Blockchain changes the digital playing field when it comes to business models. Companies are building applications which can be governed in a decentralised way beyond the control of a single person, company or country. They are also utilising new methods of monetisation outside of the fiat system, distributing value and power. Furthermore, there are companies who can raise $4 billion in a matter of months, in ways we never knew existed just a few years ago. This is just the beginning.
As a decision-maker at a successful company today it is your responsibility to make sure that this isn’t creating a perfect storm which can make your company obsolete, and it’s a storm that is brewing faster than you believe.
Blockchain Investment Continues to Skyrocket Despite Unstable Crypto-Asset Prices
2018 may be deemed a bit of a roller coaster ride for cryptocurrencies, leading certain economists, including Nobel Prize winner Paul Krugman, to predict a desolate future for alternative currencies. Such reports, combined with the public obsession with prices of crypto-assets, have contributed to Blockchain becoming less prominent in the mainstream train-of-thought so far in 2018.
There are many others however, such as Oxford academic Kate Raworth in her thought-provoking bestseller “Doughnut Economics”, who believe that Blockchain technology could form part of the solution for revitalising the way we do business. She claims that Blockchain could play a part in helping to transform the economy, making it more suitable to serve the needs of a 21st century digitalised world.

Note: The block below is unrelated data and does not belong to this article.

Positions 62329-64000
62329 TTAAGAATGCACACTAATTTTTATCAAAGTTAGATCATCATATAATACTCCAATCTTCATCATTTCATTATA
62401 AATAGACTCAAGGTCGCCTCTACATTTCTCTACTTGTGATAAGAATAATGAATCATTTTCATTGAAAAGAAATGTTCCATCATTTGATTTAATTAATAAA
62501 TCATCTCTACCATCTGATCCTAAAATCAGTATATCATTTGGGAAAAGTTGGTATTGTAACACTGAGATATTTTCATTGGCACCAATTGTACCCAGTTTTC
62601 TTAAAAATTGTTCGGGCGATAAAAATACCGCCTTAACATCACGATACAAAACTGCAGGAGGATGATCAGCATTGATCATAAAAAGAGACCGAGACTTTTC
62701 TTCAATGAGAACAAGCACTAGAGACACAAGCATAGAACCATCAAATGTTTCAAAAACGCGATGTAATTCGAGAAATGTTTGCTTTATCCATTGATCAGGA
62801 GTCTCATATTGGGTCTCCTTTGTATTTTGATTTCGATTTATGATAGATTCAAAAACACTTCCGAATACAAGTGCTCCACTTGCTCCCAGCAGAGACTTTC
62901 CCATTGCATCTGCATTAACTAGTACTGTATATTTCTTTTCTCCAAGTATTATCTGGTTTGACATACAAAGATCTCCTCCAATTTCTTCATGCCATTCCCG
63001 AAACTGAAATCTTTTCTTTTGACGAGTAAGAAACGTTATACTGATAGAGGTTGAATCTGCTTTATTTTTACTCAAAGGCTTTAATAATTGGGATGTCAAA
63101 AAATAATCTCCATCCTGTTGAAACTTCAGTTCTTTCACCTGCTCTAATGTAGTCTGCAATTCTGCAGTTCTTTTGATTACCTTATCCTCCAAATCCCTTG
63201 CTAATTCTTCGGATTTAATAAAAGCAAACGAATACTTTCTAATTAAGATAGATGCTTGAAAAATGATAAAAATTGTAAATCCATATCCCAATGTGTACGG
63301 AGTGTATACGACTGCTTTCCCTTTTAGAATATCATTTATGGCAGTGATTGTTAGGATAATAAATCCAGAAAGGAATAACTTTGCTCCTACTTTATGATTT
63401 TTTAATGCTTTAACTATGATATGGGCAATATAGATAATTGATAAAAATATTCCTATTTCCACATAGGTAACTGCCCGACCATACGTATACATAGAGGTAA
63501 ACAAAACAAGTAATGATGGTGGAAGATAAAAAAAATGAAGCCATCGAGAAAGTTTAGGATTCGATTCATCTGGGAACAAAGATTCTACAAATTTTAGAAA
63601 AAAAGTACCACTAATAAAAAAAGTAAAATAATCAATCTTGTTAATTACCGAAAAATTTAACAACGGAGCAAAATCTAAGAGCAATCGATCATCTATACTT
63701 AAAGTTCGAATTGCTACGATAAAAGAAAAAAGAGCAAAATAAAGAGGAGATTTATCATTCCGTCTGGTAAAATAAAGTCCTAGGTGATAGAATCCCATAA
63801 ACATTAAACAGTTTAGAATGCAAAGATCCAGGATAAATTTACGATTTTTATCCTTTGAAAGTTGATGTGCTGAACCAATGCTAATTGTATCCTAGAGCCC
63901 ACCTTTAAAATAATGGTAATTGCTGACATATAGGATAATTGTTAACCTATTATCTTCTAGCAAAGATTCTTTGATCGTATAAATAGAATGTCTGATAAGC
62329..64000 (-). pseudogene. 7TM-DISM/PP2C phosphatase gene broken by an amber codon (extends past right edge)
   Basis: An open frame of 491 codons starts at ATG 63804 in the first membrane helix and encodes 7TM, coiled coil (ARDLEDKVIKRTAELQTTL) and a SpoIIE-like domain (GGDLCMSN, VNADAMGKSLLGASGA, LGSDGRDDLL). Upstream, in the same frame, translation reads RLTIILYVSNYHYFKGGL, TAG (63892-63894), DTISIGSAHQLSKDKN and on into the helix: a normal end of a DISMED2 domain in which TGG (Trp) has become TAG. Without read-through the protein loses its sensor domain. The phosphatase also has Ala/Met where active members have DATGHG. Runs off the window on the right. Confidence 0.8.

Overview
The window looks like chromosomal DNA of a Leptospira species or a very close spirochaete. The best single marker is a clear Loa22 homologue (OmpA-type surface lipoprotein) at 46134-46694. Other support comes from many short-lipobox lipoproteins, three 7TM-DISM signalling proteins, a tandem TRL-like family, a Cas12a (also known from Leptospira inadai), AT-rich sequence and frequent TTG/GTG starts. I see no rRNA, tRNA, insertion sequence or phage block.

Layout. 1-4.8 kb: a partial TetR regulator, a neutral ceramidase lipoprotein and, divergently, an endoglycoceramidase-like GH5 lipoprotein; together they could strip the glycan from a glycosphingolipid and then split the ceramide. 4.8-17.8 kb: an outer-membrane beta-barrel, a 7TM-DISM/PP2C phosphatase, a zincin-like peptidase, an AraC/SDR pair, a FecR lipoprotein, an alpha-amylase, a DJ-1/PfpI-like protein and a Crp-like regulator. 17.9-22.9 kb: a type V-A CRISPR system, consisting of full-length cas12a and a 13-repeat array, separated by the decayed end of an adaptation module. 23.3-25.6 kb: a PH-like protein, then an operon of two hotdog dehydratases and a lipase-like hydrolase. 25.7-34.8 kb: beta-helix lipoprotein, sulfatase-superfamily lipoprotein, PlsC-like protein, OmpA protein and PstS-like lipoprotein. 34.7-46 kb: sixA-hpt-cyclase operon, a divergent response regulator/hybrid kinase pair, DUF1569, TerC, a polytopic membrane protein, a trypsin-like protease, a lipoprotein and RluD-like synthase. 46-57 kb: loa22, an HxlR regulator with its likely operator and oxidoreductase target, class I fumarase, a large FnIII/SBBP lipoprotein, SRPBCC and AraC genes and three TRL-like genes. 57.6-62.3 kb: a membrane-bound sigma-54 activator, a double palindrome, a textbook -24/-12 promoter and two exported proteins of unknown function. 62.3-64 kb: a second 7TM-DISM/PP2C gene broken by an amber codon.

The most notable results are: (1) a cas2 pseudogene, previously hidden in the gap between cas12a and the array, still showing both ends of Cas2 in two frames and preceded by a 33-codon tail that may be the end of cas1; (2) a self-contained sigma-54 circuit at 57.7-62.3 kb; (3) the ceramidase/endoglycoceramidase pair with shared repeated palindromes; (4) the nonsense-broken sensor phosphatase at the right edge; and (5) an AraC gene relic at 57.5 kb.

Furthermore, in the first half of 2018, more investment was raised via VC rounds globally by Blockchain companies ($1.3 billion), than between 1st July 2016 and 31st December 2017 combined (Source: Techcrunch). Note that this excludes funds raised via ICOs (Initial Coin Offerings: I’ll explain what this is later in the article), which have already surpassed $13 billion during 2018 as I write this article, eclipsing 2017 (Source: Coindesk ICO Tracker).
It is clear from this that it is worth looking beyond the shallow metric of crypto-asset prices, before making your mind up on Blockchain. Blockchain is transforming business models on multiple levels, evidenced by its ability to attract so much serious investment. Let’s look at a project by Block.one to illustrate how Blockchain technology is enabling this transformation.
What is EOS?
Block.one earlier this year carried out the largest ICO in history for their project, EOS, having raised over $4 billion. EOS is an open source project which creates an “operating system-like construct upon which decentralised applications can be built”. Think of it as a Windows for Blockchain, enabling decentralised app developers to come along and build the Ubers, Facebooks and the Amazons of the future based on EOS’ Blockchain infrastructure. Below are just a few ways in which this project is tearing up the rulebook regarding what we thought we knew about traditional business models.
Blockchain Creates New Opportunities for Raising Capital